The fourth installment of the Matrix franchise has just been released in movie theaters this weekend, and fans are already dying to know if this may be the beginning of a new trilogy. Director and co-creator Lana Wachowski has one short and definite answer for them.
As those who have watched Matrix Resurrections may already know, the film’s ending has a very reminiscent open ending. Evidently, this has led fans and reporters to ask, is this the beginning of a new trilogy? It seems that the creator of The Matrix, Lana Wachowski, has no intentions to continue working on this project. According to her, the franchise can end here as it stands now; there really is no need for a fifth or sixth episode.
During the movie’s premiere, Ms. Wachowski was asked by the Associated Press on a red carpet interview if Matrix Resurrections was going to be the first of a three-film franchise. The director did not only answer with an assertive and definite “No,” but she followed up by laughing at the question itself. The Wachowski siblings, who had first created and directed The Matrix back in 1999, have made multiple public statements in previous years saying they are not interested in making any more movies for the franchise. But after the death of their parents, Lana was inspired to tell one last story featuring Neo and Trinity. Her parents motivated her to write the love story that is Matrix Resurrection.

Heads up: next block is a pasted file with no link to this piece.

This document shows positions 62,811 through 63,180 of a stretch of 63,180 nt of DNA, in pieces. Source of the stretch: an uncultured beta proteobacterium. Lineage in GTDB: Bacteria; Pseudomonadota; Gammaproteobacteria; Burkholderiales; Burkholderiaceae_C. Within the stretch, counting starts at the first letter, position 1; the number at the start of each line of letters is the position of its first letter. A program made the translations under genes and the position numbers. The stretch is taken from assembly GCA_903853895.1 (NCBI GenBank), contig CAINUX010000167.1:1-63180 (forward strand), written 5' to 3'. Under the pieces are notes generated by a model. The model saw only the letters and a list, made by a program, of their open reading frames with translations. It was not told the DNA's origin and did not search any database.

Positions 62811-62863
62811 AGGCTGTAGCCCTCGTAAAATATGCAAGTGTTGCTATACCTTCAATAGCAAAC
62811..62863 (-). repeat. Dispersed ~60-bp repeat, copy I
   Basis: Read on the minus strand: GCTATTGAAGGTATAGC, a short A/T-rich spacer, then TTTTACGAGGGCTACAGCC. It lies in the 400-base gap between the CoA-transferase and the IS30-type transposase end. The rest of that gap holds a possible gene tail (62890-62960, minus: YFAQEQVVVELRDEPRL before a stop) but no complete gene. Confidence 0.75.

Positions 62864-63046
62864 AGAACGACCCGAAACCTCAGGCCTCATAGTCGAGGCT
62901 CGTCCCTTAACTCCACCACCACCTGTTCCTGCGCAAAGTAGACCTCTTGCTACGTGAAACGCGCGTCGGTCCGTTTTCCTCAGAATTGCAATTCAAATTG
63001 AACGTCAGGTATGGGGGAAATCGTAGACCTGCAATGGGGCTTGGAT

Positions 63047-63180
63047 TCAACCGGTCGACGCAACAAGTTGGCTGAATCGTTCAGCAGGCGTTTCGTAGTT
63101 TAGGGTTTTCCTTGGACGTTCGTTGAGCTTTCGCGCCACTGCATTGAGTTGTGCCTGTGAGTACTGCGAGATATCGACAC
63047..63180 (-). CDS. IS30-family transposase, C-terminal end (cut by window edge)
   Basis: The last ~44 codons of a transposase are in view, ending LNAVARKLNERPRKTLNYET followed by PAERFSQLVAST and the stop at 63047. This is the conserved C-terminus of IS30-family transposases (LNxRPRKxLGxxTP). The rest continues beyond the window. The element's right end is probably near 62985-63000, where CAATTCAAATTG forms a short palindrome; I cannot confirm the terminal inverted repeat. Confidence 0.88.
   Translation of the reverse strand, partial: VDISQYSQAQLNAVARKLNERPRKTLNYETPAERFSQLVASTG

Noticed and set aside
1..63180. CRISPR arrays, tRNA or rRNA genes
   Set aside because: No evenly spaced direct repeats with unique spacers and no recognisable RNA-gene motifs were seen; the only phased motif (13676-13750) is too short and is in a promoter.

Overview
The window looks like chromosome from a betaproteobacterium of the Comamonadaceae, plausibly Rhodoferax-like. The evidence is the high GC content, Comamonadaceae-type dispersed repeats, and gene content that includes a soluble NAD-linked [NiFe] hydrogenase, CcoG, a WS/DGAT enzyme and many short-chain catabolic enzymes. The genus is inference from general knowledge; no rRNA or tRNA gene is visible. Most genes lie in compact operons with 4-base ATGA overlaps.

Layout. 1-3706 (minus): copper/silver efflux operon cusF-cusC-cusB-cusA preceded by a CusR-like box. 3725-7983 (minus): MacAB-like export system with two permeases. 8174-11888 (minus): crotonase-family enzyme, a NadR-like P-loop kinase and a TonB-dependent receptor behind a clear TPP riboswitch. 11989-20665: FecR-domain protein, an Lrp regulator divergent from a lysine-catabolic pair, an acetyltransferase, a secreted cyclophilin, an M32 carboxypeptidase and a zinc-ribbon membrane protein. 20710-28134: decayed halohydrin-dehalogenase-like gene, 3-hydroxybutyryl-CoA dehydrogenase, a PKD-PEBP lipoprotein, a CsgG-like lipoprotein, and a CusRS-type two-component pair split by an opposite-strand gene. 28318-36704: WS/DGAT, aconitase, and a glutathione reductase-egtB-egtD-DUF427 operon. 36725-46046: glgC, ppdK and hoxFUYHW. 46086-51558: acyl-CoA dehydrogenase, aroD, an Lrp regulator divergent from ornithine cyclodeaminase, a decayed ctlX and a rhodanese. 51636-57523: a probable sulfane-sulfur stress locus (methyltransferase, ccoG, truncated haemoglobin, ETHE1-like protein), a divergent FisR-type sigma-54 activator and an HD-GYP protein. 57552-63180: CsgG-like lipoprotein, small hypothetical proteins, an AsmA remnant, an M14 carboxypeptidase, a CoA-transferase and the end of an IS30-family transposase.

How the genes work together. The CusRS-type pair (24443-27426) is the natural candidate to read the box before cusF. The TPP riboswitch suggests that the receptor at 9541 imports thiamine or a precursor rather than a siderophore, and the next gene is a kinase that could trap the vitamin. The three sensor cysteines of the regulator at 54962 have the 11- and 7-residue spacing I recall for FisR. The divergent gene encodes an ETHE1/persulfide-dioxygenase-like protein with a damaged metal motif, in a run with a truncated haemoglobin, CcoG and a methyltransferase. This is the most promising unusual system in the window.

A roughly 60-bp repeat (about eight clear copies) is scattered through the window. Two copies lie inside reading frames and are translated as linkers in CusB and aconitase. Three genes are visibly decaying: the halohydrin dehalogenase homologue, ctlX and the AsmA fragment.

Without giving away too many spoilers, the movie goes out of its way to express just how terrible reboots and sequels are. Several scenes are on-the-nose meta; they even mention the movie’s producer and distributor, Warner Brothers, and how they could make as many sequels as they wish since they own the rights to the franchise. This holds true in the real world as well since Warner Bros does, in fact, not need the Wachowskis permission to produce as many Matrix sequels as they want. If actors such as Keanu Reeves would go along or if fans would even like a sequel without the creative minds of the Wachowskis behind such a project is questionable at best.
Time will tell if the studio wants to bring its audiences more tales from the virtual, dystopian future without the creative collaboration of its original makers.